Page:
DDRAW: Releasing attached surfaces
stefandoesinger at gmx.at
Thu Jun 29 15:58:33 CDT 2006
Am Donnerstag 29 Juni 2006 16:43 schrieb Krzysztof Benkowski:
> In the latest version of wine (0.9.16) there is a regression which makes
> Dune 2000 crash.
> After some debugging i found that the problem lays in
> IDirectDrawSurfaceImpl_Release method.
> The game (Dune 2000) shows that the assumption that all attached
> surfaces should be destroyed
> regardless of their refcount is wrong.
According to the msdn this should happen, and it sounds logical to me. All
complex surfaces are created with one call, so they should be destroyed with
one call too.
I haven't seen a single app explicitly releasing the back buffer, even the sdk
demos don't do that. Ideally a test case could be of help, but I don't know
how to test if a surface is actually destroyed.
> What causes the crash in few words:
> - first Dune 2000 creates a surface with a backbuffer
> - then it gets the backbuffer interface by GetAttachedSurface method
> (refcount for the backbuffer is incremented)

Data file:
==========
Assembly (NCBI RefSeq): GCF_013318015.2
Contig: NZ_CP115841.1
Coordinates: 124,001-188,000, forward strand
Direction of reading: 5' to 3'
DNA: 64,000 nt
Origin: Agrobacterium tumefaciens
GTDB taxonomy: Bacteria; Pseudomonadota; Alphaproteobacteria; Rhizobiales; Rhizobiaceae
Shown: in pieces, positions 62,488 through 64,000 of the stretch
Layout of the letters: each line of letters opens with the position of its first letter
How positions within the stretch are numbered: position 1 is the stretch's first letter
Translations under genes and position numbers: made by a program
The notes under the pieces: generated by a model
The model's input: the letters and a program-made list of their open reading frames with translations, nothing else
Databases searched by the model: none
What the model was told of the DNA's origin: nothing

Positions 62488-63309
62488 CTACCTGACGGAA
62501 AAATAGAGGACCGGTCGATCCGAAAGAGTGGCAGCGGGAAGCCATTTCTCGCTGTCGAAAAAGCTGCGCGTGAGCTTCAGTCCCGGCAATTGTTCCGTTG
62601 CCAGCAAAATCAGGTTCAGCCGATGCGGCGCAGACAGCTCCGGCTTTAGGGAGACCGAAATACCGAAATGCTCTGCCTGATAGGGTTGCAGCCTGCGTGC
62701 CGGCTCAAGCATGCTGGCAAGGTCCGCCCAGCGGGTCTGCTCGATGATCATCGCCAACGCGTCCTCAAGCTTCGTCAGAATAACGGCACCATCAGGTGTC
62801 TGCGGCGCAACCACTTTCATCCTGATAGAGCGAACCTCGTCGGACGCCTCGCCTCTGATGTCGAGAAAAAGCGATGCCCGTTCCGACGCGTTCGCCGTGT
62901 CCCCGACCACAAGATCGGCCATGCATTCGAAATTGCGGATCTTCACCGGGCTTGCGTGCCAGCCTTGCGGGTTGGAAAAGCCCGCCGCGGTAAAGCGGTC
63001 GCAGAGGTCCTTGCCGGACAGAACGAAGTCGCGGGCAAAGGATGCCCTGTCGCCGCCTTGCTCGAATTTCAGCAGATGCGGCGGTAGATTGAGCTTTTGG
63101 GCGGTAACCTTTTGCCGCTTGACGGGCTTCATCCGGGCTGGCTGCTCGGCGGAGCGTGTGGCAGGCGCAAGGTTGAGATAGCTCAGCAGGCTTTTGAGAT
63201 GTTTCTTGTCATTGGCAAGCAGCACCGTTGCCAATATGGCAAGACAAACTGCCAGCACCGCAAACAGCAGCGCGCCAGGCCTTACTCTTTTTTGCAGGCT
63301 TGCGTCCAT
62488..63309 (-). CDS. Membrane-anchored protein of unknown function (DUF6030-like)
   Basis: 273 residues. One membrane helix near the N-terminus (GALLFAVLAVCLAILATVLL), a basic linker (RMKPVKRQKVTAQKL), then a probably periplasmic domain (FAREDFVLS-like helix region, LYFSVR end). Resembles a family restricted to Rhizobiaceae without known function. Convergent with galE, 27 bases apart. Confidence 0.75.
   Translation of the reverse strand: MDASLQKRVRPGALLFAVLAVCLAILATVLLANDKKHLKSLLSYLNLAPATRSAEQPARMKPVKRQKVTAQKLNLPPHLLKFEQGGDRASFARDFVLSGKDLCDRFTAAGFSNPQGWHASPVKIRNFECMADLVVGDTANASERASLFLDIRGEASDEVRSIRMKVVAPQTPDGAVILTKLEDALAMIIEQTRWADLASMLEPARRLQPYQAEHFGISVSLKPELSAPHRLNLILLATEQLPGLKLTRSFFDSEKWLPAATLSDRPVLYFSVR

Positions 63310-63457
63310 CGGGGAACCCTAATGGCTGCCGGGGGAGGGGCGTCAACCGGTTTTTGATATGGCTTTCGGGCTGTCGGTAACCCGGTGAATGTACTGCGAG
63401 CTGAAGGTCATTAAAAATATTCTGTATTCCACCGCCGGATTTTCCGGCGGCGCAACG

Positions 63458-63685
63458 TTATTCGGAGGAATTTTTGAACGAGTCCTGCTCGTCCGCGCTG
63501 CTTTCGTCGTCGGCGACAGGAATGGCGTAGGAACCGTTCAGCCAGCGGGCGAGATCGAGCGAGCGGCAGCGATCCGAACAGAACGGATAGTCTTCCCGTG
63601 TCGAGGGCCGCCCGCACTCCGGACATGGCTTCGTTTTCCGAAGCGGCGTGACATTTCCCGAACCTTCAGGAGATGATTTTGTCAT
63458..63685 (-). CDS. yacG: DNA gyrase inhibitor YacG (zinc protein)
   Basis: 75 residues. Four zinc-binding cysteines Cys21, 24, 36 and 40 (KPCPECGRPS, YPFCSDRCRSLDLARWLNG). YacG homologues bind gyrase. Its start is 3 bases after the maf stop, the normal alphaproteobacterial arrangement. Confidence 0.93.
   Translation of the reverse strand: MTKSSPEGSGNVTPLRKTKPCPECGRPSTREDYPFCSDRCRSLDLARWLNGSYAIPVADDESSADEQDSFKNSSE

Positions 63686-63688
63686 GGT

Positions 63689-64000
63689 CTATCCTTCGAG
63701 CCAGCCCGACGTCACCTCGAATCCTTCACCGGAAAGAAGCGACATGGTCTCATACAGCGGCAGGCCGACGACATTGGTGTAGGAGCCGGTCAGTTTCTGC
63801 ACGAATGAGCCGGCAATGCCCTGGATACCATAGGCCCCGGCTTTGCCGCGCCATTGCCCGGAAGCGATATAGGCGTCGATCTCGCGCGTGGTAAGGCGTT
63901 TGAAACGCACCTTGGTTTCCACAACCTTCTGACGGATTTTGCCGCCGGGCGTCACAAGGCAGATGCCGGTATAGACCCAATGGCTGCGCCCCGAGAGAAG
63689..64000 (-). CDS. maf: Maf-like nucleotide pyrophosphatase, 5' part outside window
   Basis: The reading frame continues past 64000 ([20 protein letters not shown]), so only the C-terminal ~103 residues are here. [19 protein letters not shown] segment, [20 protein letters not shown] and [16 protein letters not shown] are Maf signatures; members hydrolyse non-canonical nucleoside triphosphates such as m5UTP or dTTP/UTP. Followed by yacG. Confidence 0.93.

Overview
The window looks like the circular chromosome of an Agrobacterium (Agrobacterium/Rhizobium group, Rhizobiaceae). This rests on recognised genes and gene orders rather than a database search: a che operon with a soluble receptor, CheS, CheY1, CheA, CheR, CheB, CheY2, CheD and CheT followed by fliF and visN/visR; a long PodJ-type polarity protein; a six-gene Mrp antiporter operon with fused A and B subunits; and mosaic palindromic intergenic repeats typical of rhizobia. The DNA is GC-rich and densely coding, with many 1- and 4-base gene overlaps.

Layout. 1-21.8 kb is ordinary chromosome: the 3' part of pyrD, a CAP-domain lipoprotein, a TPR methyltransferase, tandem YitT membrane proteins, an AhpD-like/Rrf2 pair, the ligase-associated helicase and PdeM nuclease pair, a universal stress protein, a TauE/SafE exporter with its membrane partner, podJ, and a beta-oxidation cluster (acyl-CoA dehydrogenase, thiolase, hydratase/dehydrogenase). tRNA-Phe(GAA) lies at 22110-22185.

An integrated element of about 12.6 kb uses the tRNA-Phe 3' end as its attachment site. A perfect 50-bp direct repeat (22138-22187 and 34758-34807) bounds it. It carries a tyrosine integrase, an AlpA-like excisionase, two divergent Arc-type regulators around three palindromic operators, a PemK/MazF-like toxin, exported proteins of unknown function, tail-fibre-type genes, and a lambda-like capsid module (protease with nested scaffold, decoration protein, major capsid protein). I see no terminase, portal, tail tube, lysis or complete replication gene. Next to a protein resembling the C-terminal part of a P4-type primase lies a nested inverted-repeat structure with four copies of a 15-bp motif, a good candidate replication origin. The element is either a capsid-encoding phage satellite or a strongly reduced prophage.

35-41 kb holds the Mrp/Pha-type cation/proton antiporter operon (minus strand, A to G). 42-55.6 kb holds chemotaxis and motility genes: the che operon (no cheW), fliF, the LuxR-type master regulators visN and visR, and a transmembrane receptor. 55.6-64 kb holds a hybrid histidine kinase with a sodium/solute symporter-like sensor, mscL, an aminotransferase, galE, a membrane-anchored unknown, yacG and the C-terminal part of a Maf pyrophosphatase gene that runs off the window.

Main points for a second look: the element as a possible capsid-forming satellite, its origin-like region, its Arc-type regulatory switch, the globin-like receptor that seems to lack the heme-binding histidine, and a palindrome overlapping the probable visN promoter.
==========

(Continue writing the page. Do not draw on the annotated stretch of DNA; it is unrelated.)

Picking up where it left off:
> - it releases the frontbuffer (the backbuffer is destroyed even though
> its refcount is higher than frontbuffer's)
Are you sure that the front buffer is meant to be destroyed? Maybe the front
buffer's refcount is meant to be increased somewhere, so it isn't destroyed?
> - creates new frontbuffer and an offscreen plain
Does it attach the front buffer to the back buffer, or vice versa?
> So my fix is rather quick and thus i'm not quite sure if it's correct.
> That's because the game works with it
> but when it quits it leaves the backbuffer not released. I don't know if
> it's the game's fault or the fix has to be
> done some other way. I've done it this way:
> --- surface.c 26 Jun 2006 12:15:20 -0000 1.6
> +++ surface.c 29 Jun 2006 14:09:59 -0000
> @@ -377,7 +377,7 @@ IDirectDrawSurfaceImpl_Release(IDirectDr
> while( (surf = This->next_complex) )
> This->next_complex = surf->next_complex; /* Unchain it
> from the complex listing */
> - IDirectDrawSurfaceImpl_Destroy(surf); /* Destroy it */
> + IDirectDrawSurfaceImpl_Release(surf); /* Release it */
This was my original way of handling this, and it lead to huge memory leaks in
3D games which create mipmap textures. Usually they call getAttachedSurface
for the sublevels and didn't care to release the surfaces.
If someone can think of a way to prove that a COM object is actually destroyed
then a test case might clear up this issue.
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